Ever since she stole Mad Max: Fury Road from its title character, I’ve been waiting for Charlize Theron to go all in on a second career as an action hero. Apart from her (admittedly thrilling) appearance in Atomic Blonde three years ago, her calling as the screen’s preeminent female ass-kicker never really got off the ground. Even the Fast & Furious franchise screwed up Charlize, casting her in The Fate of the Furious as a grumpy hacker who spends the entire movie looking at computer screens.

At last, Charlize the action star fully emerges in The Old Guard, a muscular thriller that would have been one of this summer’s cinematic highlights even if theaters around the world were still open. Theron’s character, Andy, recalls the best parts of her performance as Furiosa, another deadly soldier who bears the emotional scars of years of conflict. Where so many male action heroes wear their brutality with dispassionate pride, Theron emphasizes the psychological cost that must be paid by great warriors over the course of a lifetime — or, in the case of The Old Guard, multiple lifetimes.

That’s because this film, based on a comic book by Greg Rucka and Leandro Fernández, is about a group of immortals who’ve spent centuries covertly protecting people in need. Andy and her brood of deathless champions possess the ability to recover from seemingly any injury, or even death, in a matter of seconds. This, combined with fighting skills honed through decades of combat (plus a taste for edged weapons) make them a little like an X-Men team where everyone is Wolverine.

Andy claims not to remember what her mother looked like, or even how old she truly is. Brief flashbacks reveal that however long she’s been doing this, it’s been a while. And she clearly remembers the pain of losing loved ones, particularly a fellow immortal whose torture many years prior informs much of Andy’s choices in the present day.

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That’s when Andy and the rest of her team of unkillable mercenaries — Booker (Matthias Schoenaerts), Joe (Marwan Kenzari), and Nicky (Luca Marinelli) — discover the “birth” of another unique individual like themselves, a U.S. Marine named Nile (KiKi Layne). While Andy tracks down Nile and convince her to join her squad, the rest of the group tries to stay out of the hands of a sniveling pharma executive (Harry Melling, giving extremely good snivel) who wants to unlock the secrets of their unique genetic code at any cost.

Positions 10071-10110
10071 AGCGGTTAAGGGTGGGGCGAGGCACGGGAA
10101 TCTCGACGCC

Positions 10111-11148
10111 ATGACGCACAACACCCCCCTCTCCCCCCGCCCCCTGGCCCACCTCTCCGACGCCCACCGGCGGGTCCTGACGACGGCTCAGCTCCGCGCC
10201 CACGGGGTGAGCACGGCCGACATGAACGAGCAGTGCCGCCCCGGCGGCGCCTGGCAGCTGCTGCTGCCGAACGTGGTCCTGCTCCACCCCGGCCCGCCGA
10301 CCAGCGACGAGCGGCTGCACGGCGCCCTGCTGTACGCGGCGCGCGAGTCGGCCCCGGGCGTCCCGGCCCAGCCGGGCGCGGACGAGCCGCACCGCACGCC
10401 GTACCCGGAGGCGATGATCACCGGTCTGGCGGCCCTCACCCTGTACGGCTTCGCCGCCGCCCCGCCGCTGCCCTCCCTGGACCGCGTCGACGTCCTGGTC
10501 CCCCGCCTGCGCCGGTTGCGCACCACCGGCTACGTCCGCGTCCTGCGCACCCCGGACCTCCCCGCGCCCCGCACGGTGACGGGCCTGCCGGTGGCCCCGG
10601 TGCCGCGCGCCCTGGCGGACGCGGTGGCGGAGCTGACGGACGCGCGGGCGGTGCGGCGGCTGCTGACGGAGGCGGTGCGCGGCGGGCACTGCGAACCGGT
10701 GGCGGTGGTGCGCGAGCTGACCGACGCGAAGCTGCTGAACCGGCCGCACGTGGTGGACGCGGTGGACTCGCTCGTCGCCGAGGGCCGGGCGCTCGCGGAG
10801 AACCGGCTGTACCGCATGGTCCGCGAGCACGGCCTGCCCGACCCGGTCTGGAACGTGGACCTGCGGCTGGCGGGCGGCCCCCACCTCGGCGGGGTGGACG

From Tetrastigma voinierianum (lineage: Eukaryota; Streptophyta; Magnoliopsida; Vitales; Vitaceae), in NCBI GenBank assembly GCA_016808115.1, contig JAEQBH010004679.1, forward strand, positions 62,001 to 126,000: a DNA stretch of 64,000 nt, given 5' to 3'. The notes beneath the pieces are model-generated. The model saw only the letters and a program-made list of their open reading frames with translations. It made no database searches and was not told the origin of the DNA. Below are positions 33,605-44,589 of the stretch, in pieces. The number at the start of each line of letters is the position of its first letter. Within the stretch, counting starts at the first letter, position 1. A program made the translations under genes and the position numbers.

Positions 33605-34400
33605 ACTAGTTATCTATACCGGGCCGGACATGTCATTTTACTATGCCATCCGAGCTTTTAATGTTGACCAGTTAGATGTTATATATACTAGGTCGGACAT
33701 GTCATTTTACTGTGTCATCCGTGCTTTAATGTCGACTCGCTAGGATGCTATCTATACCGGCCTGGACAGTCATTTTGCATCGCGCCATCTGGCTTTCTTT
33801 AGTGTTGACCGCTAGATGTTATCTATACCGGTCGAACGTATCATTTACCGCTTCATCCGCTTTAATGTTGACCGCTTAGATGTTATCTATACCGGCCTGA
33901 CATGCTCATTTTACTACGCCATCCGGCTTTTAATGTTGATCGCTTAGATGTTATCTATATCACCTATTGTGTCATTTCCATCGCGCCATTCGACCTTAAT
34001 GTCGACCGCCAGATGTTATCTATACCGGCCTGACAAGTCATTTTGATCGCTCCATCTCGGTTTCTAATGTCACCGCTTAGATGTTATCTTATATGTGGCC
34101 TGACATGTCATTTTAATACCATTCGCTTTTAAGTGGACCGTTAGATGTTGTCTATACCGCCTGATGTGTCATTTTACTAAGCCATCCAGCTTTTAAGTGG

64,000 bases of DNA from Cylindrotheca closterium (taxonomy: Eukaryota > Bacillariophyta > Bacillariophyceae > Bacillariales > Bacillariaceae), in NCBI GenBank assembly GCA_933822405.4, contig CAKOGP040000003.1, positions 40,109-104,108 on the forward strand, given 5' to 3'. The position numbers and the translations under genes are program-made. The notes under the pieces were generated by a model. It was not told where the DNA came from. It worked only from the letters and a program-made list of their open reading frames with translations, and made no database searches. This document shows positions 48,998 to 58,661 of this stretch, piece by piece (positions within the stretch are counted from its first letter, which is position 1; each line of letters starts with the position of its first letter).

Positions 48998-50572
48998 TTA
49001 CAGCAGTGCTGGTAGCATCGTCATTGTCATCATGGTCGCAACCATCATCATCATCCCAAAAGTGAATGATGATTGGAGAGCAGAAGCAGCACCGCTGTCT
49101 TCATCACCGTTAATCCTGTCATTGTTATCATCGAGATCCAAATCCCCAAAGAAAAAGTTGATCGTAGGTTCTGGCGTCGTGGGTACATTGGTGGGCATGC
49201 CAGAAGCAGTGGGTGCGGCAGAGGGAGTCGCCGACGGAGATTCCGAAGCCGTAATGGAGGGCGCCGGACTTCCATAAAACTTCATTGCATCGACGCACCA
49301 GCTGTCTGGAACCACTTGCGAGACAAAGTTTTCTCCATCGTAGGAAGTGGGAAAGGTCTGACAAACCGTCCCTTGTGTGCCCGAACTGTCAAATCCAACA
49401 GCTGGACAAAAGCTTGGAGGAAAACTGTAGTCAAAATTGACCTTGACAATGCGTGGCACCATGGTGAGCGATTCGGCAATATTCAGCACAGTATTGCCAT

There’s a lot of typical superhero stuff in that plot description, including the new member of an established group who becomes our entryway into this strange world, and the evil corporation that wants to treat metahumans like lab rats, ethics be damned. The atypical stuff in The Old Guard all comes from director Gina Prince-Bythewood, who brings a level of thoughtfulness and nuance to material that’s usually just an excuse for onscreen bloodshed.

So often a movie like this ignores the mechanics of heroes’ powers and basks in routine power fantasies; The Old Guard actually considers the dark side of immortality. Recovering from any injury means you could theoretically be trapped in an endless loop of gruesome painful deaths, and even under the best of circumstances, Andy and her colleagues are doomed to live for eternity while everyone around them gets old and dies. The way Prince-Bythewood approaches both of these ideas recalls her last movie, the perceptive Beyond the Lights, which viewed pop-music stardom with a similarly skeptical eye.

Prince-Bythewood is clearly well-versed in the tropes of action spectacles, and she delights in poking fun at their macho cliches. In one very entertaining scene, a bunch of soldiers try to insult Joe and Nicky with a homophobic putdown familiar from countless thrillers of this kind — “What is he? Your boyfriend?” — which inspires Joe to launch into an epic ode to his lover, whose place in his heart goes way beyond being a simple boyfriend. Then the two men kiss — and beat the crap out of everyone else in the room.

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For several years in the mid-2010s, Prince-Bythewood was supposed to direct a Spider-Man spinoff called Silver & Black about a pair of female superheroes. Sony’s loss was Netflix’s gain. Theron and her haunted eyes somehow turns kicking enormous amounts of ass into the most soulful activity on Earth. It’s enough to make you wish she actually was immortal, and could keep starring in these movies forever.

Additional Thoughts:

-The casting alone — which is dominated by women and people of color — makes The Old Guard unique. When was the last time the best fight scene in an action movie belonged to two women beating the crap out of each other?

-No spoilers, but The Old Guard might have the best cliffhanger of any comic-book movie since Samuel L. Jackson stepped out of the shadows of Tony Stark’s home back in Iron Man.

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